I’m dating a wonderful man, following his divorce two years ago. We’re similar ages, but while my kids are now grown and in their 20s, his are still young—14 and 16. Every time I see them, they’re incredibly rude to me. They don’t acknowledge me when I come to his home, even briefly. The daughter even got into a screaming match with her father over the fact that I parked in front of her. According to my boyfriend, his ex-wife told them more than she should have about their divorce. Now they see him as the culprit in the breakup, and me as an unwelcome addition. What should I do?
You and your boyfriend both need to think about the behaviors you can control—yours and his. Not the children’s. Not the ex’s. It might not be the ideal situation, but it’s one with variables you can manage.
Try to remember that the kids’ reaction isn’t the least bit personal; they simply don’t know you. And from their position, you’re a representation of their father’s betrayal and evidence of the upheaval that’s taken place in their formerly settled life. So, cut them some slack. Especially if their mom has yet to begin dating, they have no precedent for what it’s like to see a parent with a new romantic partner.
Still, no matter what the ex has said to her children, it’s your boyfriend’s job to set boundaries about behavior in his household. Ask him how he wants you to interact with his kids for now, and respect any wishes he has in terms making this easy on everybody. (Like, maybe easiest for all if you park on the street?) You can also gently ask him to articulate his expectations for his kids to them, if he’s failed to do so. Whether he requires a polite greeting when you arrive, or for them to sit through household dinners, he needs to create rules and stick to ’em. Children look to parents for what’s OK, and if he’s affirming their behavior, actively or passively, they’ll keep on doing it. So, encourage him to be clear with his kids, but do your best to stay out of those discussions.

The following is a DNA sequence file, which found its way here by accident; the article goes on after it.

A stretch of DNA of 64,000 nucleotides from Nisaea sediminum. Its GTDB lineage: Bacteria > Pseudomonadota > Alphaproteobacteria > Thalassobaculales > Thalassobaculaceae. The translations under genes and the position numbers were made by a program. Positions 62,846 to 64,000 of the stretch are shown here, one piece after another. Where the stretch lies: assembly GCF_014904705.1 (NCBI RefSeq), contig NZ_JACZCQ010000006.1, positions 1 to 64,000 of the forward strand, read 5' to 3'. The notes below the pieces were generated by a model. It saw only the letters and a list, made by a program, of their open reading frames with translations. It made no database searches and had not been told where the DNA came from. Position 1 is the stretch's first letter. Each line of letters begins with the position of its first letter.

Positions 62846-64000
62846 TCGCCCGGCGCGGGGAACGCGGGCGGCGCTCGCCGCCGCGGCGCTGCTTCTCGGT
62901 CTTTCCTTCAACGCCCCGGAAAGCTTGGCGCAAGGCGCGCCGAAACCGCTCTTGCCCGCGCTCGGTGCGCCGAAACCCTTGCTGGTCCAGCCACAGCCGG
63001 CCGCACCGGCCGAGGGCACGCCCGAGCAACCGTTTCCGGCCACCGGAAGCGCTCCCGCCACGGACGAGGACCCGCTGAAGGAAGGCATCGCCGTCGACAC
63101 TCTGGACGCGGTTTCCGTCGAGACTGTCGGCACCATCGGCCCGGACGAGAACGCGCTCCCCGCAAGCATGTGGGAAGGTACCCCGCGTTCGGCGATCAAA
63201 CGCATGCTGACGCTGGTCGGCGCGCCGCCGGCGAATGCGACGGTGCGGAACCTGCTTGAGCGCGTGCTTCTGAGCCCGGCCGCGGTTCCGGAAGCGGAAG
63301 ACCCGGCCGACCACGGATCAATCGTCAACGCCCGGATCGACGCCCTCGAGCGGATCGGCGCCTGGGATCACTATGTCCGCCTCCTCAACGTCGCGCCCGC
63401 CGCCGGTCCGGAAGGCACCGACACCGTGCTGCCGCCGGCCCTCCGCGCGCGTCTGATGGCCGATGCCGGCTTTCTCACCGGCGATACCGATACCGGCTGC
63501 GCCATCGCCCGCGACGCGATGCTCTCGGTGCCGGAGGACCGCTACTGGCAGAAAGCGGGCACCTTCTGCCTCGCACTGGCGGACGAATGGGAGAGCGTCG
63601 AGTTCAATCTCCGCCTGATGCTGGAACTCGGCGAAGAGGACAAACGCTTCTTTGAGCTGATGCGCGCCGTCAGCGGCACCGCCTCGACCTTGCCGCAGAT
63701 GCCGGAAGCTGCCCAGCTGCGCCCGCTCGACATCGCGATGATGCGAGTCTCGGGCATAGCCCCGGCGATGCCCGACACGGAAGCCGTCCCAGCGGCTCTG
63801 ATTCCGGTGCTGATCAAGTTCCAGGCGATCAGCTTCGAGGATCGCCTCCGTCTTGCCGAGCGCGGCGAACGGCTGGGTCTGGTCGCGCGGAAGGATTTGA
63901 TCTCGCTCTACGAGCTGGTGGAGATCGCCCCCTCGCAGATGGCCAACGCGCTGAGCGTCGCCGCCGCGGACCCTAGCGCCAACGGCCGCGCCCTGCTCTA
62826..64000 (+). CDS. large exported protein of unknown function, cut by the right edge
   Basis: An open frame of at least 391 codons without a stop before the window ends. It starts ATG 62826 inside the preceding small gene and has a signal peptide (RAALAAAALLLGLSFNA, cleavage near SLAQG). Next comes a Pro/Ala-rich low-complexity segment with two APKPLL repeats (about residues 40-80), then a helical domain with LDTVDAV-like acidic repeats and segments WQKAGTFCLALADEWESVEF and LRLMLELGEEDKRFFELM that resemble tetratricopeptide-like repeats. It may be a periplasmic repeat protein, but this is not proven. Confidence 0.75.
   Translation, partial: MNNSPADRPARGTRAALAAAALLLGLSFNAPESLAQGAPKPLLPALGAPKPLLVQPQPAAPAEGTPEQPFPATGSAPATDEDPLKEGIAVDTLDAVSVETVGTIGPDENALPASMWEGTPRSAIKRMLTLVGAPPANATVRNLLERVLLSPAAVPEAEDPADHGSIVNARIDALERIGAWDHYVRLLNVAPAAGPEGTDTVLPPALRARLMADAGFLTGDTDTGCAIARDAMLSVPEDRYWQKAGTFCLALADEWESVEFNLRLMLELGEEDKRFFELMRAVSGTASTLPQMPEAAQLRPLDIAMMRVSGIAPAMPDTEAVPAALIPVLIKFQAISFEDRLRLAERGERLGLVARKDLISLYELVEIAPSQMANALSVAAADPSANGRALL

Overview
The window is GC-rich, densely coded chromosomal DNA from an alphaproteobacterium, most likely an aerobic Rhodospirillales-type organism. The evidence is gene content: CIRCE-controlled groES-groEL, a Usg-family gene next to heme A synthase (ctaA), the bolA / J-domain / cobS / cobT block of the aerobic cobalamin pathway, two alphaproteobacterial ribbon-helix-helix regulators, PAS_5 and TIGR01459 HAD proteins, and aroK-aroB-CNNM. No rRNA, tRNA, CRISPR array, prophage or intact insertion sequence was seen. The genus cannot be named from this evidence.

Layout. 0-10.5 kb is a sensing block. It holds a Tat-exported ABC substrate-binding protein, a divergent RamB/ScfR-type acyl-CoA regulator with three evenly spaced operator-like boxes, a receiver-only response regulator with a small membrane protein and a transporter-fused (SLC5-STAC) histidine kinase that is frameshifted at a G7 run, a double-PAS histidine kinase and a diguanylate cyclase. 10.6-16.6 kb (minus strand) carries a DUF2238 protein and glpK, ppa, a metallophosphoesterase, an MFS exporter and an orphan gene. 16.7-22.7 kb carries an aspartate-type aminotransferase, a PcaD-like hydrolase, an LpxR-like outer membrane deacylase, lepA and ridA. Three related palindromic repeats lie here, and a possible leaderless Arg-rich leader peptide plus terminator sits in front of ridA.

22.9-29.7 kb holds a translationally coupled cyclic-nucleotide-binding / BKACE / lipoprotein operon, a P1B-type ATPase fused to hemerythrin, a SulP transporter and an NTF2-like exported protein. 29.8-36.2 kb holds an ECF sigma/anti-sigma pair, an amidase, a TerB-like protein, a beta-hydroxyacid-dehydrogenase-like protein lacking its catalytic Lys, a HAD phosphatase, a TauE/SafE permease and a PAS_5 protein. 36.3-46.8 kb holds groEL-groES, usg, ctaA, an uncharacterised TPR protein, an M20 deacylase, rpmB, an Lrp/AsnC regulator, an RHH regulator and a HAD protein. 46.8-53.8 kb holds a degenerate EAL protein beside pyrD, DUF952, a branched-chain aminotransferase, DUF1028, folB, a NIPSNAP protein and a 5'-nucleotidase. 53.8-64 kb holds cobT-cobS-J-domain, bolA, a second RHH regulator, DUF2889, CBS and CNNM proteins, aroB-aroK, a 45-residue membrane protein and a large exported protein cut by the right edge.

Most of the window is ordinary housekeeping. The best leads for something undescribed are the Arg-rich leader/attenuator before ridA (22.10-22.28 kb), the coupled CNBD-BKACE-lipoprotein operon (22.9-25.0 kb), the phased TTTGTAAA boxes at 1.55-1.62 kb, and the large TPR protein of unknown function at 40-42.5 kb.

Another rule of thumb: While your boyfriend is no doubt bothered by what his ex-wife is saying when he’s not around, never talk about the kids’ mom in front of them. Ever. If your boyfriend inadvertently vents while his children are within earshot, try to diffuse the situation. If one of the kids complains about her, resist the urge to join in. It will set your relationship with them back and will ultimately make you appear untrustworthy.
In terms of your behavior around the children, I’m assuming you’ve been warm and kind toward them from the get-go. Don’t change this one bit. Say hello every time you see them, whether they reply or not. Ask questions when the opportunities present themselves. Ask more if they let you. Try to engage with their hobbies. Go with Dad to pick them up from band practice. See if they’ll let you shoot hoops with them in the driveway.
Keep these interactions short and sweet, and overflow with positive reinforcement--without trying too hard to be a bff. (Totally cool to compliment his daughter on her outfit. Maybe don’t offer to take her and her four best friends shopping.)
Teens are resilient, but when their home life feels foreign, they need time to find a new normal. So, while you wait, be a giver--of time, space and kindness. With that, you’ve got the best shot of becoming friendly with them down the road.
Jenna Birch is a relationship coach, journalist and author of The Love Gap: A Radical Plan to Win in Life & Love. Have a question for an upcoming column? Send her a note: firstname.lastname@example.org.